Police Integrity Management in Australia
Global Lessons for Combating Police Misconduct
Published April 6th 2012 by CRC Press – 296 pages
In the past two decades, Australia has been the site of major police misconduct scandals and inquiries, leading to reform initiatives at the cutting edge of police integrity management practices. Presenting interviews with key informants and an analysis of key documents, Police Integrity Management in Australia: Global Lessons for Combating Police Misconduct offers a comprehensive study, conducted from 2008 to 2010, of strategies and systems in Australia.
Providing a rare overview and critique of a full suite of policies, institutions, and programs adopted to combat misconduct in policing, this volume:
Organized logically for ease of navigation, each chapter contains an "Emerging Issues" section, highlighting some of the more promising and/or innovative integrity strategies as well as looming concerns and ethical issues.
The book concludes with an overall evaluation of the data presented in the body of the book, assessing the strengths and weaknesses of the Australian system and the implications for adoption of these strategies in other police departments around the world.
Introduction: Police Misconduct and Integrity, International and Australian Perspectives
Causes of Police Misconduct
The Evolution of Police Integrity Management
The Australian Experience
Australian Federal Police
Australian Commission for Law Enforcement Integrity
Commonwealth Emerging Issues
New South Wales
New South Wales Police Force
Police Integrity Commission
New South Wales Emerging Issues
Northern Territory Police
Northern Territory Ombudsman
Northern Territory Emerging Issues
Crime and Misconduct Commission
Queensland Emerging Issues
South Australia Police
Police Complaints Authority
South Australia Emerging Issues
Tasmania Emerging Issues
Office of Police Integrity
Victoria Emerging Issues
Western Australia Police
Corruption and Crime Commission
Western Australia Emerging Issues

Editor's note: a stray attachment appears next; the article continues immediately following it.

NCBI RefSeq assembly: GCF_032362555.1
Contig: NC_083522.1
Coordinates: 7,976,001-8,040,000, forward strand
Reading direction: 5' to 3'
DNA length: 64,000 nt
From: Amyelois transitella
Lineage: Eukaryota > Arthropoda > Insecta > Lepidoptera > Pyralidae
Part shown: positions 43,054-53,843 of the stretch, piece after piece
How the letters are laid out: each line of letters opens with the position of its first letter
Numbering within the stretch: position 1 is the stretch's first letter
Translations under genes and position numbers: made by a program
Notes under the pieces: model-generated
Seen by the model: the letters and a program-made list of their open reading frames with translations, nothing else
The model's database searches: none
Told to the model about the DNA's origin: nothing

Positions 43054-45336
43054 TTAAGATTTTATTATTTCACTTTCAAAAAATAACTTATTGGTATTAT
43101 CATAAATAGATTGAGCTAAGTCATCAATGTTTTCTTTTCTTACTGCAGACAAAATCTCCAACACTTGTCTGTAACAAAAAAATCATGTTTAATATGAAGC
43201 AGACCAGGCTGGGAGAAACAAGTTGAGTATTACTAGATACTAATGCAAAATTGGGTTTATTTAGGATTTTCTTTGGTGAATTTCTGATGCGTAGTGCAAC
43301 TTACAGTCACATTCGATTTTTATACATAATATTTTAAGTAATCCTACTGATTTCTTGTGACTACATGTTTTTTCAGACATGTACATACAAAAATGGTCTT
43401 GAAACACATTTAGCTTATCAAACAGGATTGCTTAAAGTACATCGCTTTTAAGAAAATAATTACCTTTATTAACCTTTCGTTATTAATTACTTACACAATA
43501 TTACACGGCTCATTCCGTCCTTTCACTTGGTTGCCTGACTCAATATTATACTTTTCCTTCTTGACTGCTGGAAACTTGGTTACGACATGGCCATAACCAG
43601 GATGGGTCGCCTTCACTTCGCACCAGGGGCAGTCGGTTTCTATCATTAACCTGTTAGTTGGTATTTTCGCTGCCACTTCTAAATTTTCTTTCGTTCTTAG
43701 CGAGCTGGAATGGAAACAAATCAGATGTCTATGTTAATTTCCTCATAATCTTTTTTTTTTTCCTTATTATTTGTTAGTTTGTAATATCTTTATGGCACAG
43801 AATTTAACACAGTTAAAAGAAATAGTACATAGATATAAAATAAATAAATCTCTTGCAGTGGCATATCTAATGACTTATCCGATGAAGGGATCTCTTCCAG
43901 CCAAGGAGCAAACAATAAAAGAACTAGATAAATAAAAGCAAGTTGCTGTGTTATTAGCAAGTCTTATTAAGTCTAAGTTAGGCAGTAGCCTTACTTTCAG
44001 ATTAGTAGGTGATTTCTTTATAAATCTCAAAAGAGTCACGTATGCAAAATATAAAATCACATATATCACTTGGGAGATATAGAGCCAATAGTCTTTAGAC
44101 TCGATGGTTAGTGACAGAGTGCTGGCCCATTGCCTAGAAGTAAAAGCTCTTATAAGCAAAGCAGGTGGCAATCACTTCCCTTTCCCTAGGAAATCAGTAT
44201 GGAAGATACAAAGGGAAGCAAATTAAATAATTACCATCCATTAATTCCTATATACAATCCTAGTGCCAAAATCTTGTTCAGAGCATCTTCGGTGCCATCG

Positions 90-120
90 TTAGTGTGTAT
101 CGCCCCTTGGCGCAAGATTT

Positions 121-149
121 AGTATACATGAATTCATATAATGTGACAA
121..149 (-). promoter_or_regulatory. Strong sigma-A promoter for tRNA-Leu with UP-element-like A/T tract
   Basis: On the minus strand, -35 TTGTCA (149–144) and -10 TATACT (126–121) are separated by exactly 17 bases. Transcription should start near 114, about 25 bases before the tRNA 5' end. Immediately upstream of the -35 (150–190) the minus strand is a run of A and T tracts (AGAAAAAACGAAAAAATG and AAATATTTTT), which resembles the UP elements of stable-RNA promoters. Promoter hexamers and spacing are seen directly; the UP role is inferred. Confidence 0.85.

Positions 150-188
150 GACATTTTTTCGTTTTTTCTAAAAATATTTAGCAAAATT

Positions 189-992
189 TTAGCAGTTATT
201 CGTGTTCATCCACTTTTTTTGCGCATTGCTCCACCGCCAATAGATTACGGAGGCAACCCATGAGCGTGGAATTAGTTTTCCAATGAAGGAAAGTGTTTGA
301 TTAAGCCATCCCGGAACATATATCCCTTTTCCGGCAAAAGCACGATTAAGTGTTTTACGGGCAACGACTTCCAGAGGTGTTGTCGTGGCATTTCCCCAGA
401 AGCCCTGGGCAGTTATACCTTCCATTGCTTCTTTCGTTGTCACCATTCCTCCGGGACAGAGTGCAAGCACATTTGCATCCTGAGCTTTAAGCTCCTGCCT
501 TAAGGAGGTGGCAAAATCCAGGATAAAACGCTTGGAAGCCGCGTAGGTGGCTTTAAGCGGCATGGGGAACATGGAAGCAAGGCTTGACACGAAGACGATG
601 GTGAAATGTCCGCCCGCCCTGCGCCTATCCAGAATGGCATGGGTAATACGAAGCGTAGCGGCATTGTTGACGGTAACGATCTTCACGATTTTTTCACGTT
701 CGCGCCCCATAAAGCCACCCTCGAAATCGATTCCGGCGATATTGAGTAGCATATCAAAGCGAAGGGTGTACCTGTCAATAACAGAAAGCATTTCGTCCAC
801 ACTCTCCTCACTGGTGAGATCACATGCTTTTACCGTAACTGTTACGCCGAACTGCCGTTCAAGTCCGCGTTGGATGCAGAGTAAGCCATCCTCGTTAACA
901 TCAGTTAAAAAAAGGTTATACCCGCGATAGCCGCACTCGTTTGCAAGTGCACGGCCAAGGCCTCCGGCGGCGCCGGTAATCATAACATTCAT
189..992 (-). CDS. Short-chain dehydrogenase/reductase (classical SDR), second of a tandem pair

Critique and Recommendations
Shared Responsibility for Police Integrity
Staff Support and Organisational Culture
Random and Targeted Surveillance Strategies
Emerging Ethical Issues
Advances in Police Theory and Practice
Louise Porter is a Research Fellow in the Australian Research Council Centre of Excellence in Policing and Security (CEPS) based at Griffith University, Brisbane. She has a BSc (Hons) from the University of Leicester, UK, and an MSC and PhD in Psychology from the University of Liverpool, UK. She is a British Psychological Society Chartered Psychologist and formerly a Lecturer in forensic psychology in the United Kingdom. Her research interests center on interpersonal processes, specifically leadership and peer influence in forensic contexts. Dr. Porter has explored social and organizational features of group crime and, most recently, police corruption and misconduct. Her work on police misconduct has focused on types of misconduct behavior, its causes, and the systems in place to address such behavior. She is also interested in police–citizen interactions, police use of force, and police-related deaths.
Tim Prenzleris a Chief Investigator in the Australian Research Council Centre of Excellence in Policing and Security (CEPS) and a Professor in the School of Criminology and Criminal Justice, Griffith University, Brisbane. He holds a PhD, MA, and BA (Hons). In CEPS, he manages the Integrity Systems Project, which is focused on advancing knowledge about effective integrity management strategies in policing and security. In 1991, he was a foundation member of the School of Criminology and Criminal Justice, where he developed and taught courses in situational crime prevention, security management, criminal justice ethics, social justice, and police studies. In addition to integrity research, his current work includes studies on police and security officer safety, security industry regulation, reducing welfare fraud, and improving the integration of women police.